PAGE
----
Wuwei, Sunny – Max: 19; Min: 10; Avg: 15
Today was supposedly the day of the sandstorm! We woke up to brilliant sunshine, and the beautiful weather lasted the whole day. We breakfasted with the driver although we couldn’t communicate we managed to learn the words for egg, rice, coffee and tea – which we of course have again forgotten. Breakfast was more varied than in Jinchang, Yanmei taking her morning portion of noodles and Daji the porridge.
We had asked Megan if they knew where the Wuwei SWI was and whether we could drive past it, just to have a look. As the guide knew where the SWI was, we pressed them to drive by. At first they refused and only after pressure they agreed – as long as we didn’t leave the bus. It turned out they didn’t know where the SWI was, and we drove from one end of the town to the other, before finally finding it – ca. 1km from our hotel, just across the river.
The SWI looked larger and certainly older than the Jinchang SWI, which Megan confirmed. The guides also told us that it wasn’t open for visits, but they expected it to open in the future.
We started the trip back to Lanzhou. The guides invited us to Baita Monastery, also called the Hundred Dagoba monastery, which is situated about 20 miles outside Wuwei. As the name suggests, there are 100 white pagoda’s have been built on the site of a seven-story white pagoda which housed the bones of Sapan, a Tibetan munk who travelled for two years to Wuwei and was instrumental in the signing of a peace treaty, the “Liangzhou Covenant”. The treaty, which was signed in 1247 between Han, Tibet and Mongolia, led to their unification and ended 400 years of war. The Pagoda was destroyed in the Gansu earthquake in 1927.
The new site was opened in 2004. At points 30 meters away from the four corners of the foundations of the largest pagoda, four Sagya masters’ Buddha towers were built at a height of 19 meters. Other smaller towers surround it at heights of 5, 7, 9 and 11 meters. There are five 5-meter high towers, and thirty 7-meter, 9-meter and 11-meter high towers. The picture below consists of ca. 50 of the towers – it is a quiet impressive sight. There is also a museum that depicts the story of Sapan, his travels and the work he did in and around Wuwei.
We enjoyed walking around the “forest of white pagoda’s” in the pleasant weather, with plenty of open space for Yanmei and Daji to run around. We were more or less the only visitors and our guide had another guide in Tibetan national costume, to show us around. The driver showed Daji and Yanmei what to say when paying homage to Buddha at the site of the original Pagoda (to us it sounded like “a metro four” – and both Yanmei and Daji still remember it!).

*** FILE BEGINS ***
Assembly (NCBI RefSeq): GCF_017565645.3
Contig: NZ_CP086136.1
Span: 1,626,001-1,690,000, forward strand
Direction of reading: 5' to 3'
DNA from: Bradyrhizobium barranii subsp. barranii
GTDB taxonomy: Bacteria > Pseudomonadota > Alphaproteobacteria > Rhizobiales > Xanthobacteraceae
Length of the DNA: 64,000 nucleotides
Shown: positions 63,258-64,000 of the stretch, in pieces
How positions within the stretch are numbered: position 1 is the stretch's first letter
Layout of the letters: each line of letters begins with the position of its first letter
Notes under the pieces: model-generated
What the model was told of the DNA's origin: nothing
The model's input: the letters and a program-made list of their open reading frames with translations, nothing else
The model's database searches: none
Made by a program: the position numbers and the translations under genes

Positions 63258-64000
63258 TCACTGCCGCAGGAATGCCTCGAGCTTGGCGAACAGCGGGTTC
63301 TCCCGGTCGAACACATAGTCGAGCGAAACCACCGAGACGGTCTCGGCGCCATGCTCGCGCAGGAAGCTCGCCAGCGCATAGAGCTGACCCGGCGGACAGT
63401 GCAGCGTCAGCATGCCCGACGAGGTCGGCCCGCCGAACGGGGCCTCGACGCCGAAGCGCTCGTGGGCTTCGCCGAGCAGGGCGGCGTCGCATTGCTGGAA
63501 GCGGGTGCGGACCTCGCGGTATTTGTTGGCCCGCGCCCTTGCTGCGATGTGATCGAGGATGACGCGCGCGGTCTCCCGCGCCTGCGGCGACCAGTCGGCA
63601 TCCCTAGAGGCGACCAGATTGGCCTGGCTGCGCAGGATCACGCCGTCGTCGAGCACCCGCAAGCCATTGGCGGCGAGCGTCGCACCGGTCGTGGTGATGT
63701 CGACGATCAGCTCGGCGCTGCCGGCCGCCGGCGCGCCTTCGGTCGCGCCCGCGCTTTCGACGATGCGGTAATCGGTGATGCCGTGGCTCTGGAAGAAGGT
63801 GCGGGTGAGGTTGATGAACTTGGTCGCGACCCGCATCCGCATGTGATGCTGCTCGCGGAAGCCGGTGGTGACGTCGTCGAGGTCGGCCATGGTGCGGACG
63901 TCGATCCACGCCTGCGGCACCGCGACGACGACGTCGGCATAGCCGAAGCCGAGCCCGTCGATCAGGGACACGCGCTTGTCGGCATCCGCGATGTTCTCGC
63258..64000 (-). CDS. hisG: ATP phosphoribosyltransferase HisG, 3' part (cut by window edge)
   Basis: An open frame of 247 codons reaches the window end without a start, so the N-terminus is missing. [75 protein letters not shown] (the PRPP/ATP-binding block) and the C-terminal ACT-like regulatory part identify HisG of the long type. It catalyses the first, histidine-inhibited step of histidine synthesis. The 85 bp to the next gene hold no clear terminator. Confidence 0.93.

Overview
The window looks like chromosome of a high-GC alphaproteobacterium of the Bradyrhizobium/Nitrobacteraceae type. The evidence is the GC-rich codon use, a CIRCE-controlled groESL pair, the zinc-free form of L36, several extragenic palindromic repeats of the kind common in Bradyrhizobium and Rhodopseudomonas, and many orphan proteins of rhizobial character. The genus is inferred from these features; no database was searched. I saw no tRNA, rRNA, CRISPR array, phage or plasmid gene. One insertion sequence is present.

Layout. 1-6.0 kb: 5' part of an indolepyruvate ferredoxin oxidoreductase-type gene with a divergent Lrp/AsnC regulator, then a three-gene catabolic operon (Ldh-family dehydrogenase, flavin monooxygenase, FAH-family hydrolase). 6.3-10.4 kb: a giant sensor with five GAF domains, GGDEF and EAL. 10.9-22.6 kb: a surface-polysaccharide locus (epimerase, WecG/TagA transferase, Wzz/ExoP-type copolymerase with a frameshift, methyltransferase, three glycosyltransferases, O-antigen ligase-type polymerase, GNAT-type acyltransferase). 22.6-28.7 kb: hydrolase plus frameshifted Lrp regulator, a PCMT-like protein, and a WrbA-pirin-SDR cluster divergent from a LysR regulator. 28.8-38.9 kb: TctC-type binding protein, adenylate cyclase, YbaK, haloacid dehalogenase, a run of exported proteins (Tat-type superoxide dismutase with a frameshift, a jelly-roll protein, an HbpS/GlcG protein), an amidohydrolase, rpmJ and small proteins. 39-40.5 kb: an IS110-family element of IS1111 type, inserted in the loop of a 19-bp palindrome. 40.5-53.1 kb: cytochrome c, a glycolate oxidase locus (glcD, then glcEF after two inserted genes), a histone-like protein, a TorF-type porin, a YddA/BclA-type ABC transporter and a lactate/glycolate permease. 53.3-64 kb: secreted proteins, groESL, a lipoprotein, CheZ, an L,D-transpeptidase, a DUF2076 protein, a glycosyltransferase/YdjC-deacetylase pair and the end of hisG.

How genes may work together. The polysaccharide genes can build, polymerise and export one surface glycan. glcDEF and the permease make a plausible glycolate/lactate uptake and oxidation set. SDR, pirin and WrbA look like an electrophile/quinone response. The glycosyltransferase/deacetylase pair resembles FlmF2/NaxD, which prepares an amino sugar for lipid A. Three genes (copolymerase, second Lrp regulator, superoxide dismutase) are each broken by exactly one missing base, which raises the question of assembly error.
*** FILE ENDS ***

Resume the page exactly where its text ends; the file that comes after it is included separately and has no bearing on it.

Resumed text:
It was getting on for midday by now and we were beginning to think about getting to the airport – with a lengthy drive in front of us. But the guides and driver seemed to have plenty of time, taking the back roads instead of the the highway. The road was in pretty bad condition with bumps and holes every few hundred meters. We were worried whether Daji’s travel sickness pill would be wearing off and knowing what the consequences would be if it did, requested that they went back onto the highway – as you have to pay on the highway we wondered whether it was only in order to save a few Chinese Yuan that we were taking the small roads.
We drove an hour or so from the monastery and pulled in at a restaurant in a small town. We parked behind the restaurant and were surprised by the sight of seven or eight snooker/pool tables in the yard and the number of men playing. We were taken upstairs to a private dining room but then moved to another due to the smell. Food was ordered and then Megan’s boss disappeared for 30 minutes. Again the food was excellent, including a full fish in a soup, where we first eat the fish followed by the soup.
As most Chinese, the driver slurped his food. At one point Daji said something in Danish about the driver’s eating habits. Megan seemed to understand and told the driver that he shouldn’t slurp his food. The driver was embarrassed and apologised! We told him it was OK, different cultures have different norms with regards to eating. Again the food was excellent and no more than 100 RMB.
We arrived at the airport at 5pm, exactly 1hour before the flight was due to depart. Many people we out in the fields and the villages passed by one after the other with their Chinese signs painted on the walls. We were a bit worried about coming too late to check-in, but the driver had it all under control. We said goodbye to the driver – Megan and her manager needed us to hand back the tickets once we’d gone past check-in, so we said goodbye and presented Megan with the 2nd copy of Hans Christian Andersen’s works – we’d given the first copy to the the SWI and a tip to be split between the three of them.
We checked in at the new airport – the airport was totally transformed since we left Lanzhou in 2000 and is now just like any other airport in the world – a glass and steel construction, seating areas and overpriced shops. The flight was 3/4 full and there were a number of foreigners on the flight, about 20, some business men and some tourists/backpackers.
We arrived at Beijing Airport which, as expected, was packed with people travelling to Beijing for the weekend or coming home after business. We waited some time for the luggage, passed the drivers trying to get you to take their taxi and into the taxi line for people with luggage. It was still a smallish car that we crammed ourselves and our luggage into. I’m sure most Beijing taxi drivers would challenge any Formula One driver on a race track, but there are no Formula 1 drivers that would stand a chance maneuvering around Beijing at the speed the Beijing taxi drivers do. We checked into a room on the 6th floor and unpacked a few things before sleeping.